Verse > Anthologies > William Stanley Braithwaite, ed. > The Book of Restoration Verse
William Stanley Braithwaite, ed.  The Book of Restoration Verse.  1910.
To the Pious Memory of the Accomplished Young Lady Mrs. Anne Killigrew
By John Dryden (1631–1700)
Excellent in the Two Sister Arts of Poesy and Painting 1
An Ode

THOU youngest virgin-daughter of the skies,
  Made in the last promotion of the blest;
Whose palms, new plucked from Paradise,
In spreading branches more sublimely rise,
  Rich with immortal green above the rest;        5
Whether, adopted to some neighbouring star,
Thou roll’st above us in thy wandering race,
  Or, in procession fixed and regular
Moved with the heaven’s majestic pace;
  Or, called to more superior bliss,        10
Thou tread’st with seraphims the vast abyss:
Whatever happy region be thy place,
Cease thy celestial song a little space;
Thou wilt have time enough for hymns divine,
Since Heaven’s eternal year is thine.        15
Hear, then, a mortal Muse thy praise rehearse,
          In no ignoble verse,
But such as thy own voice did practise here,
When thy first fruits of poesy were given,
To make thyself a welcome inmate there;        20
  While yet a young probationer,
          A candidate of Heaven.
  If by traduction came thy mind,
  Our wonder is the less to find
A soul so charming from a stock so good;        25
Thy father was transfused into thy blood:
So wert thou born into a tuneful strain,
An early, rich, and inexhausted vein.
    But if thy pre-existing soul
Was formed at first with myriads more,        30
  It did through all the mighty poets roll
Who Greek or Latin laurels wore,
  And was that Sappho last, which once it was before.
  If so, then cease thy flight, O heaven-born mind!
Thou hast no dross to purge from thy rich ore:        35
  Nor can thy soul a fairer mansion find
  Than was the beautious frame she left behind:
  Return, to fill or mend the quire of thy celestial kind.
  May we presume to say, that, at thy birth,
New joy was sprung in heaven as well as here on earth?        40
For sure the milder planets did combine
On thy auspicious horoscope to shine,
And even the most malicious were in trine
Thy brother-angels at thy birth
  Strung each his lyre, and tuned it high,        45
  That all the people of the sky
Might know a poetess was born on earth;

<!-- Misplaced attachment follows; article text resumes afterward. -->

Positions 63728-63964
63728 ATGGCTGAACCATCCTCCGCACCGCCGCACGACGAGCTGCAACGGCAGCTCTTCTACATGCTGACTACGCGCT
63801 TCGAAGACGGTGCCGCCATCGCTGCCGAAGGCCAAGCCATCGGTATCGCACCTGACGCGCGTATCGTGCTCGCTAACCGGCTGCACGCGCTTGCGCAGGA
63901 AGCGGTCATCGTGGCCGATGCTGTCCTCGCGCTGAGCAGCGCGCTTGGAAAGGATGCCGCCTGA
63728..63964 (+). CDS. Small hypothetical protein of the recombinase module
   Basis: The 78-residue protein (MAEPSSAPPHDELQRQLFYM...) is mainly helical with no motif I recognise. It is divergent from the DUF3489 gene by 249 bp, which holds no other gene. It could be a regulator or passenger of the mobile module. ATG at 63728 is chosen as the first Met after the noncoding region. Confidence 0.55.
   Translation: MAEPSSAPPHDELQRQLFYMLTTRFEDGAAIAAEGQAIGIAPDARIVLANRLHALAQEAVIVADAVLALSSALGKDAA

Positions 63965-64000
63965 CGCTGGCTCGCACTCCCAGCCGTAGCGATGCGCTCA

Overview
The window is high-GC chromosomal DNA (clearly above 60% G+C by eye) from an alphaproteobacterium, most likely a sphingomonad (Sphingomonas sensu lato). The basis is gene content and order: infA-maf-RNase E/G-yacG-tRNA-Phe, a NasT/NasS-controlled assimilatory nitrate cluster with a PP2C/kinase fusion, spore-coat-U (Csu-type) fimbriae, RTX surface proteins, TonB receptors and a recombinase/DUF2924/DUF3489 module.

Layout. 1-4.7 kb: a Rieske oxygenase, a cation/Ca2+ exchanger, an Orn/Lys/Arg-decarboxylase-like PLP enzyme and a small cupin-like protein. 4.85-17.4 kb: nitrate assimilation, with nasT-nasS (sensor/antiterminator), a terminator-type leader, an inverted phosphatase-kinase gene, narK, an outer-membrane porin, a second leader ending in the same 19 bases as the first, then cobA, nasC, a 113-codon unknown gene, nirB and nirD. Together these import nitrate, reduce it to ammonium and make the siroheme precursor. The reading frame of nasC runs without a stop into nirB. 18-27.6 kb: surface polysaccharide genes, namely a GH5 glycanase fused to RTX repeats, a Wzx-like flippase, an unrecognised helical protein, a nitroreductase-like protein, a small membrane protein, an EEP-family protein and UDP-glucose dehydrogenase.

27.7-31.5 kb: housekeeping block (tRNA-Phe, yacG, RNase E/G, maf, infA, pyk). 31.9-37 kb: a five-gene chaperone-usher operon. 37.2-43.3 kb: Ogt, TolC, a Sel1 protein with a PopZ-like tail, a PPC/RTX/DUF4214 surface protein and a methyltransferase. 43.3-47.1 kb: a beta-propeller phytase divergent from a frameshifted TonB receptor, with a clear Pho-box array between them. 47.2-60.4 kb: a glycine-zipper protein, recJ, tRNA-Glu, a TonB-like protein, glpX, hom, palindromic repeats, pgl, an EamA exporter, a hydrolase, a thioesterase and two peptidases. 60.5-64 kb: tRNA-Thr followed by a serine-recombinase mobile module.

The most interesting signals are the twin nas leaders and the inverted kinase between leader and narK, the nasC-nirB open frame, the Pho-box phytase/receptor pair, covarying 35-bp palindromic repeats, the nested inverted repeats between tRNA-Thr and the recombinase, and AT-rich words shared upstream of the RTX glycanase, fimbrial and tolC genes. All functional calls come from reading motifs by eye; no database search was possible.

And then, if ever, mortal ears
    Had heard the music of the spheres.
    And if no clustering swarm of bees        50
  On thy sweet mouth distilled their golden dew,
    ’Twas that such vulgar miracles
    Heaven had not leisure to renew:
  For all the blest fraternity of love
Solemnised there thy birth, and kept thy holiday above.        55
    O gracious God! how far have we
  Profaned thy heavenly gift of Poesy!
  Made prostitute and profligate the Muse,
  Debased to each obscene and impious use,
  Whose harmony was first ordained above,        60
  For tongues of angels and for hymns of love!
  O wretched we! why were we hurried down
    This lubric and adulterate age,
  (Nay, added fat pollutions of our own),
    To increase the streaming ordures of the stage?        65
  What can we say to excuse our second fall?
  Let this thy Vestal, Heaven, atone for all:
  Her Arethusian stream remains unsoiled,
  Unmixed with foreign filth, and undefiled;
Her wit was more than man, her innocence a child.        70
  Art she had none, yet wanted none,
    For Nature did that want supply:
  So rich in treasures of her own,
    She might our boasted stores defy:
Such noble vigour did her verse adorn        75
That it seemed borrowed, where ’twas only born.
Her morals, too, were in her bosom bred,
  By great examples daily fed,
What in the best of books, her father’s life, she read.
  And to be read herself she need not fear;        80
  Each test, and every light, her Muse will bear,
  Though Epictetus with his lamp were there.
  Even love (for love sometimes her Muse exprest),
Was but a lambent flame which played about her breast;
    Light as the vapours of a morning dream,        85
  So cold herself, whilst she such warmth exprest,
    ’Twas Cupid bathing in Diana’s stream.
Born to the spacious empire of the Nine,
One would have thought she should have been content
To manage well that mighty government;        90
But what can young ambitious souls confine?
    To the next realm she stretched her sway,
    For Painture near adjoining lay,
A plenteous province and alluring prey.
A Chamber of Dependences was framed,        95
(As conquerors will never want pretence,
  When armed, to justify the offence),
And the whole fief in right of Poetry she claimed.
  The country open lay without defence;
For poets frequent inroads there had made,        100
    And perfectly could represent
    The shape, the face, with every lineament,
  And all the large demains which the dumb Sister swayed,
    All bowed beneath her government;